Around Christmas time last year I was listening to a favorite podcast of mine, Hungry Squared and they did an interview with the founder and creator of Once A Month Meals (OAMM from here on out), Tricia Callahan. I was intrigued, “I only cook once a month and my family gets to enjoy home cooked meals all month long? Where do I sign up?” I listened to the podcast, used their coupon code, read all the literature online and set my cooking date: January 2, 2017 (the day I was off since New Year’s Day fell on a weekend). Let’s start the new year out with a bang, right?
What is Once A Month Meals, Anyway?
If you are unfamiliar with OAMM, it’s a paid service that helps you plan, prep and cook a month’s worth of freezer meals in one cooking day. You choose and modify a full menu or mini-menu to suit your family’s tastes, diet preferences and method of cooking, as well as, how many servings you need from each meal. There are thousands of recipes in their collection, and they have all been tested by OAMM to freeze and thaw well. OAMM then prepares a master grocery list, master prep list, cooking steps, freezer labels and thaw/reheating instructions. It’s a lot – my monthly instructions were nearly 20 pages long.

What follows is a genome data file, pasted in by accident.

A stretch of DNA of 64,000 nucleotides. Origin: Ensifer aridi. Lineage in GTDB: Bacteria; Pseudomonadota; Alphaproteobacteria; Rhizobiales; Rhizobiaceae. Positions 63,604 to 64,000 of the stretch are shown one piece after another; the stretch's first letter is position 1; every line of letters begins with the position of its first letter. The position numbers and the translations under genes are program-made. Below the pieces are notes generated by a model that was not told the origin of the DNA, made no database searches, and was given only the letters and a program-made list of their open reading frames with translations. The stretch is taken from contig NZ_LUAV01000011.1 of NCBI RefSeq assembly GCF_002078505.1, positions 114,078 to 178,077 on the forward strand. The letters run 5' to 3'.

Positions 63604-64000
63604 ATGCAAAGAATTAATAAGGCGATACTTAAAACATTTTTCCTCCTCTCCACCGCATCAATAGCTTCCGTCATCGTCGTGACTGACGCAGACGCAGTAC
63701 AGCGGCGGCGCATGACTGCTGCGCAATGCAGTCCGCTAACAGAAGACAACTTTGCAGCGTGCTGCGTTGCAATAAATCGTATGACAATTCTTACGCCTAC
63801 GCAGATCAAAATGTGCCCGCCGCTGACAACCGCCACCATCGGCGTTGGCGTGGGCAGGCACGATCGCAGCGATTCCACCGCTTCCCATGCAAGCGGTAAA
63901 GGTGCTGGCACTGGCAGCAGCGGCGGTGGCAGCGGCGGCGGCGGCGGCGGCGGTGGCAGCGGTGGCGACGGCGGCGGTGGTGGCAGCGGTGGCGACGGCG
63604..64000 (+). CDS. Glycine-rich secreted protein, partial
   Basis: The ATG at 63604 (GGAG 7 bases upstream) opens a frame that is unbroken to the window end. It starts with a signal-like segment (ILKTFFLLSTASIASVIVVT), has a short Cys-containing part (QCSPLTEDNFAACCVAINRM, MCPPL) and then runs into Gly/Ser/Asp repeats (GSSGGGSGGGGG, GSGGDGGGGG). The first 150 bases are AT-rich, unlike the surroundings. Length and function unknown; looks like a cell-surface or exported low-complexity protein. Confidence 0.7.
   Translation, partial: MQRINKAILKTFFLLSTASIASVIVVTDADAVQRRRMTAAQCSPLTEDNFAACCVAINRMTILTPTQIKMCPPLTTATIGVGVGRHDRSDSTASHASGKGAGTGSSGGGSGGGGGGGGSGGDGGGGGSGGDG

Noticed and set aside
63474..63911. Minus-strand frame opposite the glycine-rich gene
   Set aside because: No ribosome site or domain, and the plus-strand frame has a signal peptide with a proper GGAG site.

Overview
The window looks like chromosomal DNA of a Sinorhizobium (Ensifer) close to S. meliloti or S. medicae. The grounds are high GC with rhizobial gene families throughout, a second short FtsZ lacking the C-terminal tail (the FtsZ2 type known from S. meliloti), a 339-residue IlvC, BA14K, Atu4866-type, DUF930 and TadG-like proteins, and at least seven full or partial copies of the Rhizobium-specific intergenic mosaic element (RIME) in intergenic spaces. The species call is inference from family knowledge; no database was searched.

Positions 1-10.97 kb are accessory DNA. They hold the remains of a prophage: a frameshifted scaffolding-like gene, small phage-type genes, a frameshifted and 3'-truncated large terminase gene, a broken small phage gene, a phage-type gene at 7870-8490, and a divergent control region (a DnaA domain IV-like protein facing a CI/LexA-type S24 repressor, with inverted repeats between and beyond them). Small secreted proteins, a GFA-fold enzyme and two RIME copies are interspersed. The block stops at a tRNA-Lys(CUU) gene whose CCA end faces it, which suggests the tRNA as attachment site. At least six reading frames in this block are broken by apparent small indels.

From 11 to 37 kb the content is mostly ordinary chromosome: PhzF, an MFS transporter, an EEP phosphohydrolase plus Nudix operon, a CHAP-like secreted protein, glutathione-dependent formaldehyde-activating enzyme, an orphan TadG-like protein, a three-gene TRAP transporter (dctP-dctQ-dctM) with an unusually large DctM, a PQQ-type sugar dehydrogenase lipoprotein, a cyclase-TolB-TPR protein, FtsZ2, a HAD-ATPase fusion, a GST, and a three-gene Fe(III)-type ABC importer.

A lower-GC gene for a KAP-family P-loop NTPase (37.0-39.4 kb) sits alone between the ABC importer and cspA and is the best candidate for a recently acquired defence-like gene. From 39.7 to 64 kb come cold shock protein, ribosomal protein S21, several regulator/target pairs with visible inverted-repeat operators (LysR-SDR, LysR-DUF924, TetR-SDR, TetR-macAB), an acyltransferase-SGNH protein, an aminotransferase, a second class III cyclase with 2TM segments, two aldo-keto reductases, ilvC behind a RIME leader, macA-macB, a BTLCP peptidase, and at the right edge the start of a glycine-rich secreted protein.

In the podcast, Callahan said again and again, first-timers shouldn’t start out with a full menu because they get overwhelmed and then never try it again, but who’s one to listen to warnings? Not me. I chose to go with a heavily modified full easy-prep menu, most of my recipes were dump slow cooker meals. I did, however, listen to her warnings to shop and cook on separate days, in fact, I shopped on two different days and prepped on a third. She was right, starting with a full menu was intense. I chopped something like 5 pounds of onions, my eyes hurt so bad I ended up using swimming goggles to protect my eyes. I lost one of the sets of directions, and so my whole prep/cook process was thrown off. We lost power midway through and I had to stop prepping and cooking for a few hours until we regained power. It was basically a disaster, I’m sure most of it could have been avoided if I would have heeded Callahan’s warning and made sure I had all the literature I needed to accomplish what I set out to complete. Honestly, though, closing our freezer full of meals that evening was one of the best feelings of accomplishment I’ve had in awhile.